With 2013 just a few months away, many employees will be jump starting their diets following the always calorie-heavy holiday season, and this gives employers a chance to improve their wellness programs.
Losing weight can be a frustrating, tough process, but by offering weight-loss contests in the workplace, it can help keep employees motivated and more committed to success, says David Roddenberry, co-founder of HealthyWage.com, an organization that helps employers design weight-loss challenges. Using contests embeds employees’ weight-loss efforts into corporate culture, adding a layer of accountability as well as increased engagement from the friendly competition.
“There are lots of individual choices you make every day, and they all add up to have an impact on your health,” Roddenberry says. “Contests help you prioritize and make those micro decisions better and more effective, and it makes the weight loss fun and exciting.”
To improve the effectiveness of weight-loss contests in the workplace, Roddenberry recommends employers offer cash prizes to those who are successful. In fact, in Roddenberry’s experience, employees are three to five times more successful when cash prizes are included in weight-loss competitions.
“Money talks and employees respond to cash,” Roddenbarry says. “It at least gets them listening to benefits communication.”
With health care costs out of control, it is becoming more important for Americans to take better care of themselves, Roddenbarry says. While many employers are turning to consumer-driven health plans to manage costs, only so much of the expenses can be shifted, but improving employees’ health offers a long-term solution. Employers can realize such significant savings that each pound lost represents a reduction of $10-12 in health care costs.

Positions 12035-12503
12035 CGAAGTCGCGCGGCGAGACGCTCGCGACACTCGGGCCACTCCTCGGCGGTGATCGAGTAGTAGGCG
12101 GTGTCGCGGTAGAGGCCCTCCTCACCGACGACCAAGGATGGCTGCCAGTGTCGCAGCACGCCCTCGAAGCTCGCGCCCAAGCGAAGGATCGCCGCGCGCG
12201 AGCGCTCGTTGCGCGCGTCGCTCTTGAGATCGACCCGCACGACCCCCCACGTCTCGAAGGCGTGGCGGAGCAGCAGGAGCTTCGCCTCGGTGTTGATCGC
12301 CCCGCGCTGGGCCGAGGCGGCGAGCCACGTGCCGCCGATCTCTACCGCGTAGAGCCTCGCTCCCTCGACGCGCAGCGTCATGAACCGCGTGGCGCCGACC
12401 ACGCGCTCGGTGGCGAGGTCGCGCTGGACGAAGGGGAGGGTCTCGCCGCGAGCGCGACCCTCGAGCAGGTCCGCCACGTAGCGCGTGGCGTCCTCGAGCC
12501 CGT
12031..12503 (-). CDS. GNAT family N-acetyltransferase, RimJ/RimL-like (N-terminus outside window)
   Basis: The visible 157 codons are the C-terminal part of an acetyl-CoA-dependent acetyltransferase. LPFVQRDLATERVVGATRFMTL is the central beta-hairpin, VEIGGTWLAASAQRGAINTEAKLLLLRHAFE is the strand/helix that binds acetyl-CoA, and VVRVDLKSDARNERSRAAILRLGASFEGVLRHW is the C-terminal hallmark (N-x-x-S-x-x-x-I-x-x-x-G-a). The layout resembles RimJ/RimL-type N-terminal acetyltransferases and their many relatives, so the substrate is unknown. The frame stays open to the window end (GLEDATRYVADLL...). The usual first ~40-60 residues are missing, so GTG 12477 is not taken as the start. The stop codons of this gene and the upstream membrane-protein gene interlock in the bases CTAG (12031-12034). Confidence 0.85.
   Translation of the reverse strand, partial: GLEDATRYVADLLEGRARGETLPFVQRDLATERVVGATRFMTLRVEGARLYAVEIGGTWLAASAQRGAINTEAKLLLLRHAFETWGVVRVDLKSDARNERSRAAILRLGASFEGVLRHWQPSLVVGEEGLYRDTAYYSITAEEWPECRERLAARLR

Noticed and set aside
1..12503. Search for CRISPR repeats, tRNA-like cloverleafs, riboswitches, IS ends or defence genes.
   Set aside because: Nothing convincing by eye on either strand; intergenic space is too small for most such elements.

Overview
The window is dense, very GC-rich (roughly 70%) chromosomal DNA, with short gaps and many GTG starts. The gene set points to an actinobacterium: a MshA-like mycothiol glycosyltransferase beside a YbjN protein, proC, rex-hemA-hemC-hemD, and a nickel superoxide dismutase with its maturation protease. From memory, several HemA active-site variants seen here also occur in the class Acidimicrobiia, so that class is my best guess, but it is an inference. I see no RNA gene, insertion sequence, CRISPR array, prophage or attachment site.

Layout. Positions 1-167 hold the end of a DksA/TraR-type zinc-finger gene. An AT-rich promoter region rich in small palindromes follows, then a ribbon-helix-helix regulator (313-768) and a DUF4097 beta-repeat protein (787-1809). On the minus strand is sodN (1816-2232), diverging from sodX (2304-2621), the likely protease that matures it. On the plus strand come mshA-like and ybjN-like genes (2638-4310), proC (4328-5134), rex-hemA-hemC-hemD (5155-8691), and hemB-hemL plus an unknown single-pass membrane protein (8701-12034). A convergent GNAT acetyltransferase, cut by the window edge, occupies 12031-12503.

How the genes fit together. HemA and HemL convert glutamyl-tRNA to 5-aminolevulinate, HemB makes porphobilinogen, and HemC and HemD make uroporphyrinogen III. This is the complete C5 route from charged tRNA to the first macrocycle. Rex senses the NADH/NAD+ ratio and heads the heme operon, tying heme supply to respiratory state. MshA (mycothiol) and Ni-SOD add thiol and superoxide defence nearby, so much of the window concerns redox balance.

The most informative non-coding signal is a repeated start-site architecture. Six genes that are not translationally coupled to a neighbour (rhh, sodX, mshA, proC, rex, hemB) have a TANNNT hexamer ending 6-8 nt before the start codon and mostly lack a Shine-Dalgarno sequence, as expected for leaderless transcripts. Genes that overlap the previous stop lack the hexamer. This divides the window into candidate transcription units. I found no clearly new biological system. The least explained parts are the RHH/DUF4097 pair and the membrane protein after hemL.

“If we’re able to get people to do what they’re supposed to do with their health, we’ll bend the cost curve on health care, and costs will start to moderate or even go down,” Roddenberry says. “A lot of the reason health care costs have been increasing so much is we are unhealthy, and obesity rates have doubled in the last 20 years.”
Along with contests and cash compensation, some employers offer lifestyle coaching to their employees, Roddenberry says. Although some employees may not be ready for this labor-intensive approach, it is helpful for some because it gives them the chance to work with an expert who can identify ways employees can improve their weight-loss efforts. Many employees also find lifestyle coaches provide an extra sense of motivation and accountability.
“There’s no one-size-fits-all approach, unfortunately,” Roddenberry says. “It’s a very complicated issue, so it’s really about bringing in a myriad of options to the employees and making those available so that they can use the techniques that will work most effective for them.”